7. Laura Nyro – Eli and the Thirteenth Confession. I’m on the lookout for this on vinyl as apparently, the lyric sheet is scented!

6. The Rolling Stones- Beggars Banquet. I think I prefer the invitation album art to the bathroom wall photo.

5. Small Faces – Ogden’s Nut Gone Flake. A copy of this in its original/impractical round tobacco tin packaging would also be on the wishlist.

4. Aretha Franklin – Lady Soul. It was a part of the syllabus for ?uestlove’s classic albums course at NYU.

3. Leonard CohenSongs of Leonard Cohen. His first of 4 albums on the 1001 list.

2. The Zombies – Odessey and Oracle. It might be my favourite ‘new-to-me’ album from the 1001 list…

1. The Beatles – The Beatles …would definitely still be my favourite album from 1968.

Or ever.

And I’ll attempt to write some semblance of a coherent post about it for my album review # 1001/1001.

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Verbalize the Positive

Tonight is the series premiere of my friend Deke’s new show, Scotch on the Rocks!

On tonight’s episode, he and Mikey chat with Greg Fraser, check it out!

From → 1960s

17 Comments
  1. Thanks for the plug for the show Geoff. Cheers and I love your one liners about each album especially the Beck one on 8 track lol

    • My thanks, Deke – I’ve been listening to the show from about 8pm onward, it’s been terrific. That Duane Ward story was fantastic, I’m going to listen for that in some of the youtube Jays games!

      • That’s awesome Geoff. Thanks for tuning in. It was a lot of fun. Good to get the first one under the belt!

      • You’re batting 1000 so far!

  2. Do you have an 8 Track Player??

    • I do! The audio quality is not great but it’s a fun novelty

      • I actually look for 8-Tracks when I go shopping. I want all the Kiss ones on 8-Track (for the novelty).

      • A great novelty for sure – I don’t think many audiophiles would argue that the 8-track is the superior listening format!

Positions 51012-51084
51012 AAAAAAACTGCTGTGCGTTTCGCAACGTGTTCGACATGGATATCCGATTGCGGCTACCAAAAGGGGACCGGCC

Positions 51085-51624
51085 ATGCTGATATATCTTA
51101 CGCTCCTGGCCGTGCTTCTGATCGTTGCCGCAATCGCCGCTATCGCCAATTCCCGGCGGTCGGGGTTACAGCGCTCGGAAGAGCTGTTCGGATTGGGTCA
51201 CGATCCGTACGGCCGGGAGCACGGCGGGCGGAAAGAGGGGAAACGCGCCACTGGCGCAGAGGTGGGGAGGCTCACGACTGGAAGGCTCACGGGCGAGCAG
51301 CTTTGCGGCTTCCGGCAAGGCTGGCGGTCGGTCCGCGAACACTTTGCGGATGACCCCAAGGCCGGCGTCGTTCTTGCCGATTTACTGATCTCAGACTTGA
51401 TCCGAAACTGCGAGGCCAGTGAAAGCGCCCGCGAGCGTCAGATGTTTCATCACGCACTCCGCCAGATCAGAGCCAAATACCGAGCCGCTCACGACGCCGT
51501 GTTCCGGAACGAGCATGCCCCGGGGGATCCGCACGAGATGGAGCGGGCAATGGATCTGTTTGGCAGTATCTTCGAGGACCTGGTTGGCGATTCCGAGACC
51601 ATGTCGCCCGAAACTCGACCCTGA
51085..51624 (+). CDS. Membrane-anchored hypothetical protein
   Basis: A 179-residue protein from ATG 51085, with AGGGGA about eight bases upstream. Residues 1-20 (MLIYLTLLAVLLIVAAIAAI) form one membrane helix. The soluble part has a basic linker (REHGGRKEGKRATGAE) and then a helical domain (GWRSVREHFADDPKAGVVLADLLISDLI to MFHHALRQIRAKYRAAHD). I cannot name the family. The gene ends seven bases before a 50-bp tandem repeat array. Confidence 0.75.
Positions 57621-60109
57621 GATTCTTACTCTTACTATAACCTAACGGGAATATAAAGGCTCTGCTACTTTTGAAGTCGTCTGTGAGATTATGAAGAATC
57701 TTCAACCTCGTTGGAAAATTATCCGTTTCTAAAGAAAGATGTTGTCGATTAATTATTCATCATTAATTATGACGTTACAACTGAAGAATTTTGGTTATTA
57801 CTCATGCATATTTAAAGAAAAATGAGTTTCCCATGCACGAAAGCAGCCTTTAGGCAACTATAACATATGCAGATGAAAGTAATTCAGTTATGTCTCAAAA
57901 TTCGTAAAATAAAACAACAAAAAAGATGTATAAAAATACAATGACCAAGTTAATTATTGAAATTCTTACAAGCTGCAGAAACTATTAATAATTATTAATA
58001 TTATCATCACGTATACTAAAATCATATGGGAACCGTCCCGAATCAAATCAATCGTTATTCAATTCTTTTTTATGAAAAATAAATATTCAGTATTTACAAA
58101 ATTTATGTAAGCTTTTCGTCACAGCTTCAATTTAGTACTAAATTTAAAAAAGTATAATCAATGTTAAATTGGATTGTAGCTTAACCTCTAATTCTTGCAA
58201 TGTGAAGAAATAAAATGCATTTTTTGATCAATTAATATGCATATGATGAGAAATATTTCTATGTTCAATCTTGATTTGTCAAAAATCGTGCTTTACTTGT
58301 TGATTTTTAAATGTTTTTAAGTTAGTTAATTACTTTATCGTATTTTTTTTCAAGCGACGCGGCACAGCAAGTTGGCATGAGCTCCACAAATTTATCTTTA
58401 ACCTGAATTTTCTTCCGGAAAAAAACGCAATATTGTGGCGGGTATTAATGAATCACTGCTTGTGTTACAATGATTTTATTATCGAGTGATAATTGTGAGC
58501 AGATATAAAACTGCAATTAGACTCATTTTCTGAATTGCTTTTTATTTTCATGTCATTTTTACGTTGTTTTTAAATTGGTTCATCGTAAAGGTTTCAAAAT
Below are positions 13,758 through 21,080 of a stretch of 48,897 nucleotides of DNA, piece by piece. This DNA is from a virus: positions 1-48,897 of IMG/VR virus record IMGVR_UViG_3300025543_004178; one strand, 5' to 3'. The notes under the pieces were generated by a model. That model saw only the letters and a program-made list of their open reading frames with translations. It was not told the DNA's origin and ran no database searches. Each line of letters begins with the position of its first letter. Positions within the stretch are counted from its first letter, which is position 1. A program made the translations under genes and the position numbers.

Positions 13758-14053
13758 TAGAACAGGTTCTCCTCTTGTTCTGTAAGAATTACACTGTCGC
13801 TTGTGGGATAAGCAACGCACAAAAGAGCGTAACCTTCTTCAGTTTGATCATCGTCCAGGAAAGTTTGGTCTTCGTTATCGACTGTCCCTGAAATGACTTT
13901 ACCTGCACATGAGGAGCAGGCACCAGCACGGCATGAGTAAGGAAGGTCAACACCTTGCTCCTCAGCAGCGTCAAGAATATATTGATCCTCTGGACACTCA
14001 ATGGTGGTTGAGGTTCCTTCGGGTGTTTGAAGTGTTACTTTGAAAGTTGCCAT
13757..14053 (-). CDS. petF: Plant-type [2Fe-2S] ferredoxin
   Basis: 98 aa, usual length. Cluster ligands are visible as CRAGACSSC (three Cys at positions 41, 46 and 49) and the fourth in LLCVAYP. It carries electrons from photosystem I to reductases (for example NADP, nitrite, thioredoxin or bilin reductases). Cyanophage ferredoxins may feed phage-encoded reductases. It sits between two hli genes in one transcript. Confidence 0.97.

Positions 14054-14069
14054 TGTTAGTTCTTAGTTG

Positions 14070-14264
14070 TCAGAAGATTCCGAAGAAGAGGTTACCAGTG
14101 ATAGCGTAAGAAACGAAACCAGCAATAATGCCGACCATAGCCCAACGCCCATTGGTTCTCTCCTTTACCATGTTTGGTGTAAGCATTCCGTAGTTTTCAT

3. 8-track!! Is that from that motherlode box, or one you found in your town?

    Just personal opinion: Beggars Banquet would be #1, Leonard would be #2, and Aretha would be #3. With the understanding that all three would get equal play.

    • I imagine it was from the Motherlode – I know School’s out definitely was, a photo will be included in the 1972 list!

  4. Glad to see Eli and Zombies so high – they’re both great and a little obscure. I really didn’t like that Zappa album last time I heard it., and I like a lot of his other stuff. Iron Butterfly isn’t very notable except the title track I reckon.

    • If you asked me to name any of the other tracks on that Iron Butterfly album, I’d struggle to list them!
      I was really lucky to find an LP of that Zombies album for a good price a few years ago & it hasn’t been more than a few feet from the turntable ever since

  5. Hard to argue with the top echelon of your list, Geoff. Also to note the good standing of SF Sorrow.
    A little surprised to see Ogden up so high. Many who come later to the LP find the story/narration a little, um, of its time. Good on you for embracing the whimsy.

    • PS> At the bottom of the ladder, I’d have the same 28 and 29, but would strongly encourage a revisit of 25–28 when time allows.

    • I didn’t think the white album at #1 would be overly controversial!
      I found ogden’s worked really well when out for a jog, perhaps the whimsy helped propel me when running!